The Korean Trump

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The Korean Trump

Lee Ha-kyung
The author is the chief editor of the JoongAng Ilbo.


Donald Trump, who has rocked the world with his endless lies, was defeated by Joe Biden in the U.S. presidential election. Many people are relieved that they will no longer suffer from the egomaniac’s Twitter messages and fake news. It is, however, too soon for relief.

“Hillbilly Elegy,” a best-selling American novel, is like a sociology textbook revealing the origin of the Trump phenomenon. Hillbilly refers to a poor, white laborer who dwells in rural areas in southern Appalachia. The author, J. D. Vance, is a man in his 30s who graduated from Yale Law School. He, however, spent a cruel childhood in Middletown, Ohio.

His ancestors were day laborers and tenant farmers. They later became mechanics. He said his mother was kicked out of her home by her fifth husband after trying to take money from his inherited wealth to buy drugs. He recalled that his hometown was the center of all kinds of misfortunes. “Americans call them hillbillies, rednecks and white trash. I call them neighbors, friends and family,” he wrote.

The novel explores a nation of the wounded and insulted that exists inside the United States of America. Trump, a businessman, was smart. In the early stage of his 2016 presidential campaign, he started lumping himself with such stragglers in the plural pronoun of “we.” When he campaigned, he said, “our farmers,” “our soldiers,” “our miners” and “our workers,” according to Victor Davis Hanson, an American conservative pundit. Trump managed to show empathy with the woe-begotten group whom Vance calls “neighbors, friends and family.”

Hillary Clinton made her biggest mistake in the 2016 presidential campaign in West Virginia. “I’m the only candidate which has a policy about how to bring economic opportunity using clean renewable energy as the key into a coal country,” she said during a rally. “Because we’re going to put a lot of coal miners and coal companies out of business.” That was a threat to the residents.

Trump tried to win the area by mentioning, “clean, beautiful coal.” The 2016 race was determined by the different attitudes of the two candidates.

In this year’s election, over 72 million American voters enthusiastically supported Trump. They still believed in the “we.” That loyalty allows Trump to reject the election outcome and to try to run again in the next presidential election.

Biden, who has endured many personal ordeals, vowed to unite the country. Can he resolve the sufferings of such long-neglected people? Janan Ganesh, a political columnist for the Financial Times, said Biden won’t be able to do so because “partisanship is in the structure and culture of Washington.”

The United States has led the global order and exported democracy. And yet, the country is split in two because it failed to resolve the domestic challenges of the wealth and opportunity gap among its people.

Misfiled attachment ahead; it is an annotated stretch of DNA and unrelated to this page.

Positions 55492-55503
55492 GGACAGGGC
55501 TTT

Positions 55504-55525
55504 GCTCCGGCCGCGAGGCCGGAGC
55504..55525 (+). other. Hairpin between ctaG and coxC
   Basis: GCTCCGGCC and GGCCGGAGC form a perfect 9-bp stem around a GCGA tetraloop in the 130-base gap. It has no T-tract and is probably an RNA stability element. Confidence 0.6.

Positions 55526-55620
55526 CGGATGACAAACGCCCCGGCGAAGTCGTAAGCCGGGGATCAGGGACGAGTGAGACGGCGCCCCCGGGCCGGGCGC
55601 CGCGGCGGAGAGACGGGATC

What about the situation in Korea, which imported democracy from America? The livelihoods of the self-employed and contract workers have been destroyed by the Covid-19 pandemic. The Moon Jae-in government is continuing its expansionary fiscal policy, but spending is not enough.

Five decades ago, Jeon Tae-il, a sweatshop worker in Seoul, committed suicide by burning himself to promote workers’ rights. And yet, an average of 2,000 workers die every year due to industrial accidents. It is a record-high number for the OECD member countries.

The politicians only care about winning power. The shallow liberals, selfish unionists and regressive rightists are actually on the same side. We’ve seen no leadership that wants to unite the country to protect the people. As if the division between North and South is not tragic enough, the politicians are creating another division in the South.

Trump won power through a legitimate election, in a respected democratic apparatus, by taking advantage of public rage. Adolf Hitler may be his political mentor. Steven Levitsky and Daniel Ziblatt, professors of government at Harvard University, warn that democracy has always been a precarious system.

Korea is a much less mature country than the United States in terms of democratic systems. May 68 — which started in France a half-century ago and swept Europe, United States and Japan to promote equality, human rights and community and environmental values — failed to land in Korea. Professor Kim Nuri of Chung-Ang University said Korea’s exception from the revolutionary movement made the country lag a half-century behind the global current of affairs.

Korea is currently having a civil war in the political arena. Conservative and liberal politicians are calling each other evil and each insist they are absolutely right. We don’t see a leadership of grand unity and cooperative politics to safeguard the people’s livelihoods and strengthen foreign affairs and national security. Who can possibly guarantee that Korea will not see a Hitler or a Trump in the future?

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